FCI Program of MSH: Our Impact

A student from the center for educational activities of Sévaré reads of poem about female genital mutilation.

I do not agree with cutting I didn’t choose to be born a woman So why should I suffer By this removal that I have to endure?   On International Youth Day, communities around the globe will call for – and create – safe spaces for youth to express themselves, influence decision making, seek confidential care and information, and call out violations of their human rights. This year, youth highlighted the urgency of ending gender-based violence, female genital mutilation (FGM), and child marriage in a very public space in central Mali.

{Photo Credit: Adama Sanogo}Survivor and subject of story.Photo Credit: Adama Sanogo

Originally published on Rights & Realities blog The FCI Program of Management Sciences for Health, with support from the Sexual and Gender-Based Violence (SGBV) Humanitarian Sub-cluster (funded by UNFPA), works with trained village focal points to refer SGBV survivors from 59 villages in Mopti to free medical and psychosocial services at 9 referral hospitals and pharmacies. A 15-year-old client of services, and survivor of familial rape, tells her story. This is her account as told to Adama Sanogo/FCI Program of MSH.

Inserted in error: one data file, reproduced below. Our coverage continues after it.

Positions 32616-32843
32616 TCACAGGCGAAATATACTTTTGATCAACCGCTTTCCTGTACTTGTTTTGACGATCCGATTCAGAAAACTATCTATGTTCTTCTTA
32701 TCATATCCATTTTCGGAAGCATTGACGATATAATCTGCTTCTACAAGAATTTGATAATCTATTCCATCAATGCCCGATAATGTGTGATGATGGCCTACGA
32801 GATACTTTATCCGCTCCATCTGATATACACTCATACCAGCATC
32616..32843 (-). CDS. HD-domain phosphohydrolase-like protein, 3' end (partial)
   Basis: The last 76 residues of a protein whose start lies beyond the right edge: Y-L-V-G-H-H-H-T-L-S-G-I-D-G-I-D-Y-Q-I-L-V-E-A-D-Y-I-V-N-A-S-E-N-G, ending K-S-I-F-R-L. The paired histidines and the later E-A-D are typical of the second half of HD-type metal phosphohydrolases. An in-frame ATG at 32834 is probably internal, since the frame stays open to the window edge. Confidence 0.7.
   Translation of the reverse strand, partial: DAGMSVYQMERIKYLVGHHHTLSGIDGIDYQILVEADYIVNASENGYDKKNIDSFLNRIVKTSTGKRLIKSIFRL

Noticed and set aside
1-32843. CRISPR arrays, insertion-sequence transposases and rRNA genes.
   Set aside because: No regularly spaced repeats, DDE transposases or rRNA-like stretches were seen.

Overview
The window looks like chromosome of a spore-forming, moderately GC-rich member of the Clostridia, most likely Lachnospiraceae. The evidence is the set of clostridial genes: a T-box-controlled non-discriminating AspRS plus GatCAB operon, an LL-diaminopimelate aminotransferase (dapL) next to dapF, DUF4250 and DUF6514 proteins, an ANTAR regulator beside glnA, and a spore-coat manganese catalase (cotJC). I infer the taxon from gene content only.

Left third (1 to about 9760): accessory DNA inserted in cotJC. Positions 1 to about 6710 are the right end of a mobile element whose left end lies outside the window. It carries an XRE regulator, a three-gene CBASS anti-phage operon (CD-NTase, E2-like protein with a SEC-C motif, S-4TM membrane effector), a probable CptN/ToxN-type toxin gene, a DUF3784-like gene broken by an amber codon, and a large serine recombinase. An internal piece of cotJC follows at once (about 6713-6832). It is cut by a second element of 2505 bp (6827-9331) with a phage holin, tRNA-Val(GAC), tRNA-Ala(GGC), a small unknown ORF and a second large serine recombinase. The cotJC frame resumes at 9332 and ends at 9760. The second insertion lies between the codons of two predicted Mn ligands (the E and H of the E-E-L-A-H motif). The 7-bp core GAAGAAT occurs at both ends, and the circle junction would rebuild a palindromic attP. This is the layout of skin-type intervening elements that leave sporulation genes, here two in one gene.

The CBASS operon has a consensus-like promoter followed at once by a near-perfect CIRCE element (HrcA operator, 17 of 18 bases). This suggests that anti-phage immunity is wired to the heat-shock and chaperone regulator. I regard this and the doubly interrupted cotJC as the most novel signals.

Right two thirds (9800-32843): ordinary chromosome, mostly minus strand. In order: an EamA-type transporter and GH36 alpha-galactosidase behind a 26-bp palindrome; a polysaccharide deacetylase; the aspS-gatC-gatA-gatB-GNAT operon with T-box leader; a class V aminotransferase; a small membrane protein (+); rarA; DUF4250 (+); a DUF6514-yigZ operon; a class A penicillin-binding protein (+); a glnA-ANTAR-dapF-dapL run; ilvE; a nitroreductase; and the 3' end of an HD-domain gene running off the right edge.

{Photo credit: Jean Jacques Augustin}Photo credit: Jean Jacques Augustin

The Ending Preventable Maternal Mortality working group has written a letter to the editor of The Lancet, which was published in the February 18 edition of the journal. Amy Boldosser-Boesch, Senior Director of the FCI Program of MSH, represents MSH in the working group and co-wrote the letter.

{Photo credit: Catherine Lalonde/MSH}Photo credit: Catherine Lalonde/MSH

Amy Boldosser-Boesch recalls feeling fortunate to have interned with Family Care International (FCI) when studying for her Master’s in International Affairs at Columbia University. Founded in 1986, FCI was the first international organization dedicated to maternal and reproductive health. Little did she know, in those early days of her career, that she would one day lead the organization.

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